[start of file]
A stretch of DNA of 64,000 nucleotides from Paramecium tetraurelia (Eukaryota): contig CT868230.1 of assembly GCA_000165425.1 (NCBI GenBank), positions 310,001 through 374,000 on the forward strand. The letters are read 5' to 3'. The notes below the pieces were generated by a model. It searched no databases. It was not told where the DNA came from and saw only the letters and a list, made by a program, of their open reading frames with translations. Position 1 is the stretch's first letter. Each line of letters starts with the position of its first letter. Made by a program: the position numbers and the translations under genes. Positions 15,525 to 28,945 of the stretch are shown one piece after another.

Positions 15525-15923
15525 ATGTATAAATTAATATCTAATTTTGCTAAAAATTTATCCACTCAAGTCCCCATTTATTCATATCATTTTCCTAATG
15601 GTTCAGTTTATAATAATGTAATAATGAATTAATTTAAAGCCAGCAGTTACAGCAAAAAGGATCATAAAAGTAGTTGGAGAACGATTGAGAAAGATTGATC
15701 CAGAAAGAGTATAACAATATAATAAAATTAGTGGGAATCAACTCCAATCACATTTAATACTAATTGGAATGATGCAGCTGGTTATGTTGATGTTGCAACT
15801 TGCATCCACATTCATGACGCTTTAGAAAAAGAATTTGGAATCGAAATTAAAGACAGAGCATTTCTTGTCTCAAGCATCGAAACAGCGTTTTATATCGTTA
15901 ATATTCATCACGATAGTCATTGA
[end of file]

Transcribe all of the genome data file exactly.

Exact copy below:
A stretch of DNA of 64,000 nucleotides from Paramecium tetraurelia (Eukaryota): contig CT868230.1 of assembly GCA_000165425.1 (NCBI GenBank), positions 310,001 through 374,000 on the forward strand. The letters are read 5' to 3'. The notes below the pieces were generated by a model. It searched no databases. It was not told where the DNA came from and saw only the letters and a list, made by a program, of their open reading frames with translations. Position 1 is the stretch's first letter. Each line of letters starts with the position of its first letter. Made by a program: the position numbers and the translations under genes. Positions 15,525 to 28,945 of the stretch are shown one piece after another.

Positions 15525-15923
15525 ATGTATAAATTAATATCTAATTTTGCTAAAAATTTATCCACTCAAGTCCCCATTTATTCATATCATTTTCCTAATG
15601 GTTCAGTTTATAATAATGTAATAATGAATTAATTTAAAGCCAGCAGTTACAGCAAAAAGGATCATAAAAGTAGTTGGAGAACGATTGAGAAAGATTGATC
15701 CAGAAAGAGTATAACAATATAATAAAATTAGTGGGAATCAACTCCAATCACATTTAATACTAATTGGAATGATGCAGCTGGTTATGTTGATGTTGCAACT
15801 TGCATCCACATTCATGACGCTTTAGAAAAAGAATTTGGAATCGAAATTAAAGACAGAGCATTTCTTGTCTCAAGCATCGAAACAGCGTTTTATATCGTTA
15901 ATATTCATCACGATAGTCATTGA